As noted above, control assembly 34 can monitor and control the rate of fluid delivered to mixer 32 and nozzle 42. Control assembly 34 can have a controller 36 (e.g., a CPU) that is in communication with a first valve 28 and a second valve 30. First valve 28 and second valve 30 may be, for example, high precision proportioning valves as is well known and commonly available to those of ordinary skill in the art. Alternatively, first valve 28 and second valve 30 could be very low volume, high speed valves (Lee Electro-Fluidic Systems, Westbrook, Conn.).

In another embodiment, referring to FIG. 2, a first reservoir 54 and a second reservoir 56 are in fluid communication with nozzle 42 for delivering two different ingredients to nozzle 42. Instead of a gas source such as air compressor 10, a first syringe pump 50 and a second syringe pump 52 may provide pressure to first reservoir 54 and second reservoir 56, respectively. Syringe pumps 50 and 52, in turn, are in communication with controller 36. Controller 36 may provide signals to syringe pumps 50 and 52 and control the amount of motive force that syringe pumps 50 and 52 provide to reservoirs 54 and 56, thereby controlling the amount of ingredients that are ultimately delivered to nozzle 42.

Various approaches may be used to mix the ingredients delivered by the reservoirs. In one embodiment, referring to FIG. 1, the ingredients are mixed in mixer 32 before they are delivered to nozzle 42. Representative examples of types of mixers that can be employed include an ultrasonic mixer having a piezoelectric transducer, a static mixer and a mechanical mixer. Alternatively, the ingredients can be mixed as the ingredients are introduced into and/or ejected out from nozzle 42.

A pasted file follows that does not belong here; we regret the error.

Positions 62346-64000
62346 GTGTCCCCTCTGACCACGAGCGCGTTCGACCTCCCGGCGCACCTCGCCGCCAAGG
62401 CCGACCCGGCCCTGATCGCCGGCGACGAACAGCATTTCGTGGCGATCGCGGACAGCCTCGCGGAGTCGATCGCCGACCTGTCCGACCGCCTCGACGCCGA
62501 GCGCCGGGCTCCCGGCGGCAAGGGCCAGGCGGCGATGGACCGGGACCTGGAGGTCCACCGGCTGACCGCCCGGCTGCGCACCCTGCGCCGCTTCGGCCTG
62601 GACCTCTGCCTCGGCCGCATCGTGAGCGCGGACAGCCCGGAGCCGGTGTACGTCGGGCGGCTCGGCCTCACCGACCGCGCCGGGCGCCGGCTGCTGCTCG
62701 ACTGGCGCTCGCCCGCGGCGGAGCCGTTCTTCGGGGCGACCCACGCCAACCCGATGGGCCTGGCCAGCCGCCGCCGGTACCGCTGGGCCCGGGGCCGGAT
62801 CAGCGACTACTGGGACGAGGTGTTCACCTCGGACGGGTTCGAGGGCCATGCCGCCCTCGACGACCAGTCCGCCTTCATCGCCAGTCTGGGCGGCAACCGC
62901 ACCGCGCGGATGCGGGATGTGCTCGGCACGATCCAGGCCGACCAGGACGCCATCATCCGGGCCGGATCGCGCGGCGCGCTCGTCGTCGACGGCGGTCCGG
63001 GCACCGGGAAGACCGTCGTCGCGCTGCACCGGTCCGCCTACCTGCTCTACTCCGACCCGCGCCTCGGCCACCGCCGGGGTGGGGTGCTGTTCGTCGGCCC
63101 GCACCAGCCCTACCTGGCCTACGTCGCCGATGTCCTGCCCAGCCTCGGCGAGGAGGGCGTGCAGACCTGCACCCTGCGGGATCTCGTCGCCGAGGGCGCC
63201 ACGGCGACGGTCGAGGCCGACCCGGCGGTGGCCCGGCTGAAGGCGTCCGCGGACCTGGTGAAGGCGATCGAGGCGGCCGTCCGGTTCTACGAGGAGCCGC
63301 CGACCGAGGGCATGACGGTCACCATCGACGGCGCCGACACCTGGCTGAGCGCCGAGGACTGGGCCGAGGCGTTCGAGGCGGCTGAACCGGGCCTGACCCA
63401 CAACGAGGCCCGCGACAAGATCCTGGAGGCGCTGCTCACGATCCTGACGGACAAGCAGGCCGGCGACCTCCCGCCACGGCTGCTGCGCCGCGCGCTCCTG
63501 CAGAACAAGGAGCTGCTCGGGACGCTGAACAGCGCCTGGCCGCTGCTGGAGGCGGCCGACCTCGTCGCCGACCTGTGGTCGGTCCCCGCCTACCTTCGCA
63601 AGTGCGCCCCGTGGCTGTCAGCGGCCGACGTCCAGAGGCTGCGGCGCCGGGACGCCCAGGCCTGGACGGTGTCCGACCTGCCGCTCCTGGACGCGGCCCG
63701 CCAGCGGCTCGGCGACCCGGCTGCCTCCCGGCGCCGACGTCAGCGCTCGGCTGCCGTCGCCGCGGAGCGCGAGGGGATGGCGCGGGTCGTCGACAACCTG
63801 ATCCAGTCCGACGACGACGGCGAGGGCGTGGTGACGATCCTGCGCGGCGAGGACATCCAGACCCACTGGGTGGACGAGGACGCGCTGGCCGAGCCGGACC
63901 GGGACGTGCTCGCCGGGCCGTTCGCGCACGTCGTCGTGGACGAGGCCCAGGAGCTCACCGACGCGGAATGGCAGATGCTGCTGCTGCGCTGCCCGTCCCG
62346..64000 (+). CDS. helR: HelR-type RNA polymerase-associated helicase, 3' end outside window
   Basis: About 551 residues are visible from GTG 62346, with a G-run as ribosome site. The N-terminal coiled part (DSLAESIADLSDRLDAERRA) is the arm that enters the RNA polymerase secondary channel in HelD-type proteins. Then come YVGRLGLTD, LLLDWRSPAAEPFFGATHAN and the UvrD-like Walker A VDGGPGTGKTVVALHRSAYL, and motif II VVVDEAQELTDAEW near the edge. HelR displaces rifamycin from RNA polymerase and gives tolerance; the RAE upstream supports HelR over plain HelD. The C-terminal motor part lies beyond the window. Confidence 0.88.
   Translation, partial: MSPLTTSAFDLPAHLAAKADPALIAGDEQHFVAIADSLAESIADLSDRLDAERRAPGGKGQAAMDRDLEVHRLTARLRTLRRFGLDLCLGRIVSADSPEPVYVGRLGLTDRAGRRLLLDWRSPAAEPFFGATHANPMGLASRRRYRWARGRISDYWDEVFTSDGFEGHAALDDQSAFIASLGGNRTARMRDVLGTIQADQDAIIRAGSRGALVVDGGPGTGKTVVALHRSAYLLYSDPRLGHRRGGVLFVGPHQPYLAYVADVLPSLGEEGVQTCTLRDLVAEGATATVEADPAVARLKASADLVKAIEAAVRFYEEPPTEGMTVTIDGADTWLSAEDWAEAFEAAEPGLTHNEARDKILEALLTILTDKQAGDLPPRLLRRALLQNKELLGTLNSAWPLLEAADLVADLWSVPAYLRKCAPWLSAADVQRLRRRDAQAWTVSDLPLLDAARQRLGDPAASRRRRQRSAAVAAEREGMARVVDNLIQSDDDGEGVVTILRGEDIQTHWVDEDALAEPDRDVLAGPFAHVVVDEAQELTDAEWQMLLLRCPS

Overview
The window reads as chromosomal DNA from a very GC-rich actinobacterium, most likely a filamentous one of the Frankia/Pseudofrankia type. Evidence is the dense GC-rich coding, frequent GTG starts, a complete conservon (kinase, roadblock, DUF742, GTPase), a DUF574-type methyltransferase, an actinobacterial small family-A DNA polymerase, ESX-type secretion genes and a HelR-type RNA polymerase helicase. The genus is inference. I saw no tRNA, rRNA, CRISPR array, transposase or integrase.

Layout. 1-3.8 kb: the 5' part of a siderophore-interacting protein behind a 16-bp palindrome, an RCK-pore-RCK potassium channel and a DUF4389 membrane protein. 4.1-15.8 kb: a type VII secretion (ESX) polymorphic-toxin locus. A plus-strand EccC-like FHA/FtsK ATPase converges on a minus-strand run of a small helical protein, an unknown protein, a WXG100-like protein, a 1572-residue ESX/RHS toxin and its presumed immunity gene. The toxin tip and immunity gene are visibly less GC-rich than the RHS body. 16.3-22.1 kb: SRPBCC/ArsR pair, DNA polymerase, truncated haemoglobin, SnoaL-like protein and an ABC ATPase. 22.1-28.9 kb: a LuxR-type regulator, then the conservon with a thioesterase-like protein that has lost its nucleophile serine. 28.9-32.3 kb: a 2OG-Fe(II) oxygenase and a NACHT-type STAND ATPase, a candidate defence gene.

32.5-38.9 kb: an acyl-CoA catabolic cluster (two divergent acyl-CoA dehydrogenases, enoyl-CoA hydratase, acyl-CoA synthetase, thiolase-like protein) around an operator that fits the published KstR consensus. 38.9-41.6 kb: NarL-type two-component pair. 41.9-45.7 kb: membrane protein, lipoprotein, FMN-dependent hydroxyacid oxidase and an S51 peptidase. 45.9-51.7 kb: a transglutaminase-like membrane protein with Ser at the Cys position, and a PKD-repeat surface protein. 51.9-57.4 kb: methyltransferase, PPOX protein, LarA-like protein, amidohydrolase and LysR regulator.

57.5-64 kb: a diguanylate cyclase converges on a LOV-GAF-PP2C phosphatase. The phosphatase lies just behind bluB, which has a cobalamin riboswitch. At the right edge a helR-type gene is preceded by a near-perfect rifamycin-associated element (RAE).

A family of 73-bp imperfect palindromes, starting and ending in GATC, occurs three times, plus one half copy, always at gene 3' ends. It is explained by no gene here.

Various structures can be used to support the stents while they are being sprayed by nozzle 42. By way of example, and not limitation, a stent 44 (FIG. 1) can be attached to a mandrel 46 that rotates and/or moves in a linear direction during the application process. Alternatively, nozzle 42 can pivotly rotate around and move linearly along a stationary stent.

Method of Applying Coating

In one embodiment of the present invention, a method is used to apply a coating formulation to a stent, whereby the coating formulation has at least two ingredients and the relative concentrations of the ingredients are modified as the coating formulation is applied to the stent. In one embodiment, the coating formulation is applied to the stent by spraying. Referring to FIG. 1, first solution 18 can contain a first ingredient (e.g., a polymeric material), and second solution 22 can contain a second ingredient (e.g., a therapeutic substance). A gas source such as air compressor 10 can provide the motive force to deliver first solution 18 and second solution 22 to first valve 28 and second valve 30, respectively. Control assembly 34 can be used to control the amount of first solution 18 and second solution 22 that is delivered to mixer 32, and ultimately the amount delivered to nozzle 42. For example, while nozzle 42 is spraying a stent, controller 36 can modify the ratio of first solution 18 with respect to second solution 22 by controlling the operation of first and second valve 28 and 30.